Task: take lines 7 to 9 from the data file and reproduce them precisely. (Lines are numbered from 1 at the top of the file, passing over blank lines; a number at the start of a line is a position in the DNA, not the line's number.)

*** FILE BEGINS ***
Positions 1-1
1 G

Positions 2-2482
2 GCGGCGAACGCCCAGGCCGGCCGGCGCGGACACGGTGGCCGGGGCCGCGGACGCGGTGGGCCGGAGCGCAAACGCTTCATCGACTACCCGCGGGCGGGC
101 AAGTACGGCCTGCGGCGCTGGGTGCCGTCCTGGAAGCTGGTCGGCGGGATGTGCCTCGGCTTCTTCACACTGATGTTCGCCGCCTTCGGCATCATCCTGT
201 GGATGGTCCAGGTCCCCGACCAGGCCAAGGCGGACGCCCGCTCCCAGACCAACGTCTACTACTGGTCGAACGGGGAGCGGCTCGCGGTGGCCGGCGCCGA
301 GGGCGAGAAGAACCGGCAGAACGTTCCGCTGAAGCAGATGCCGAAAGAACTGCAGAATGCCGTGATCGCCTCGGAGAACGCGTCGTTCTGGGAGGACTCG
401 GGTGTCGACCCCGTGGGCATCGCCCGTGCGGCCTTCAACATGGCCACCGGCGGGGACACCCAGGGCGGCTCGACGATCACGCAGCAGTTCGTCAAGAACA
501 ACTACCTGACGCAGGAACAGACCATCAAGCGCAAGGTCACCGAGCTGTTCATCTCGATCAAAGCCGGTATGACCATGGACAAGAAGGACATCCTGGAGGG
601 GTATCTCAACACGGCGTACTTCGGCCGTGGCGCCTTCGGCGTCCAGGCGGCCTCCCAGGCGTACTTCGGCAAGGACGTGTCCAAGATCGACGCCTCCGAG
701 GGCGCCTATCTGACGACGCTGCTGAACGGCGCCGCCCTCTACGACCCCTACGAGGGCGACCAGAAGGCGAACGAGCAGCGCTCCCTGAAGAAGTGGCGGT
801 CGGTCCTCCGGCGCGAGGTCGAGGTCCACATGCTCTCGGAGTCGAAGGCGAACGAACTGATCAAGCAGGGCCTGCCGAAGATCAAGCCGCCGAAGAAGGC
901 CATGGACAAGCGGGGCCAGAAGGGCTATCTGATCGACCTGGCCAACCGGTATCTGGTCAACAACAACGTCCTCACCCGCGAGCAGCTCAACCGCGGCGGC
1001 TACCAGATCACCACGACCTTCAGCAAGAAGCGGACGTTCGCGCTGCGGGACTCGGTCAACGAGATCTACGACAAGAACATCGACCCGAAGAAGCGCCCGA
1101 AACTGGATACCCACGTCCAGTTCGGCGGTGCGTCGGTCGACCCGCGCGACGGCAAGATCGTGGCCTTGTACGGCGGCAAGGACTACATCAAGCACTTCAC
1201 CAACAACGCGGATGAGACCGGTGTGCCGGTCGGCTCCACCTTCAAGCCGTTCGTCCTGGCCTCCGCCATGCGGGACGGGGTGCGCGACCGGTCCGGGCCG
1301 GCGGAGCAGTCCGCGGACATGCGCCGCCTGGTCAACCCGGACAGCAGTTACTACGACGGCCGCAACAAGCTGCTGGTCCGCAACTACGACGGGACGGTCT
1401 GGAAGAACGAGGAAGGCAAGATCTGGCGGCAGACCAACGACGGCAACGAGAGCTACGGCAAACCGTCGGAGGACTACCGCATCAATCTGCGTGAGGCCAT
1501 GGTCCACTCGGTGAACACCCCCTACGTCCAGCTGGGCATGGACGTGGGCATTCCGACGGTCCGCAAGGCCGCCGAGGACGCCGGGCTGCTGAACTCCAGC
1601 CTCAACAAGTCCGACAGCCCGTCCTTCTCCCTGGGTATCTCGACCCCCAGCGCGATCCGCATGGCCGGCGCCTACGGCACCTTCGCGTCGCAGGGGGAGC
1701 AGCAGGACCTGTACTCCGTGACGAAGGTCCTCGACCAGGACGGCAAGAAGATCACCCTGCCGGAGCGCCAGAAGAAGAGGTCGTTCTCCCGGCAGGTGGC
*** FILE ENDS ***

301 GGGCGAGAAGAACCGGCAGAACGTTCCGCTGAAGCAGATGCCGAAAGAACTGCAGAATGCCGTGATCGCCTCGGAGAACGCGTCGTTCTGGGAGGACTCG
401 GGTGTCGACCCCGTGGGCATCGCCCGTGCGGCCTTCAACATGGCCACCGGCGGGGACACCCAGGGCGGCTCGACGATCACGCAGCAGTTCGTCAAGAACA
501 ACTACCTGACGCAGGAACAGACCATCAAGCGCAAGGTCACCGAGCTGTTCATCTCGATCAAAGCCGGTATGACCATGGACAAGAAGGACATCCTGGAGGG